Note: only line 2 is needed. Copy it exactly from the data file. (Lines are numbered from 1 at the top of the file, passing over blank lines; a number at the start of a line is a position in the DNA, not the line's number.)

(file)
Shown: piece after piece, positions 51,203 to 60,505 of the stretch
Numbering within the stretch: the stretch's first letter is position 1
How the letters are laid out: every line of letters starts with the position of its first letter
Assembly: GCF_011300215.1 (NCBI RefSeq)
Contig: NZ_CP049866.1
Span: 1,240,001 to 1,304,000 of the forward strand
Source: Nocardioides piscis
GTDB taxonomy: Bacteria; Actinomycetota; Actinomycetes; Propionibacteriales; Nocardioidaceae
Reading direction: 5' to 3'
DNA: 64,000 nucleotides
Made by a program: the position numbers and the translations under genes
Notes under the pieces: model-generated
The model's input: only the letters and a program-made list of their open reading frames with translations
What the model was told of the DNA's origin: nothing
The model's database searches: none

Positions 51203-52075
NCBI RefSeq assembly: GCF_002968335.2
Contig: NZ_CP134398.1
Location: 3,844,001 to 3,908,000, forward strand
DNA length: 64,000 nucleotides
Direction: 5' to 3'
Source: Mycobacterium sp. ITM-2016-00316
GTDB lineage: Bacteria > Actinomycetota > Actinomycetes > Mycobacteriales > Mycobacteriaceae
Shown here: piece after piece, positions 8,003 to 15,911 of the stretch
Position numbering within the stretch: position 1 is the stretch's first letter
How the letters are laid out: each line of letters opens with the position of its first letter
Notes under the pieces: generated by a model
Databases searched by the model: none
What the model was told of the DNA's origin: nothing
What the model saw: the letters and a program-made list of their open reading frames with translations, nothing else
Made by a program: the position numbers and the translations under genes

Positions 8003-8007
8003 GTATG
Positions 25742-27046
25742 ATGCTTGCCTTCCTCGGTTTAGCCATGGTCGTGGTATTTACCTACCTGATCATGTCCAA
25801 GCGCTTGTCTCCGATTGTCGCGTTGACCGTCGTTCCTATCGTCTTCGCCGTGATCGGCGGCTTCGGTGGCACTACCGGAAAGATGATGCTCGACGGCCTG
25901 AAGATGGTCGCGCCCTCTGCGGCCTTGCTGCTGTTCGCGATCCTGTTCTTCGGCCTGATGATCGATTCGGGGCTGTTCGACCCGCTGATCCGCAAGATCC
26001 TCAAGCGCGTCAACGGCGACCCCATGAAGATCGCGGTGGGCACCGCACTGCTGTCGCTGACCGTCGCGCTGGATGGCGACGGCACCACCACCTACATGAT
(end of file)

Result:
Numbering within the stretch: the stretch's first letter is position 1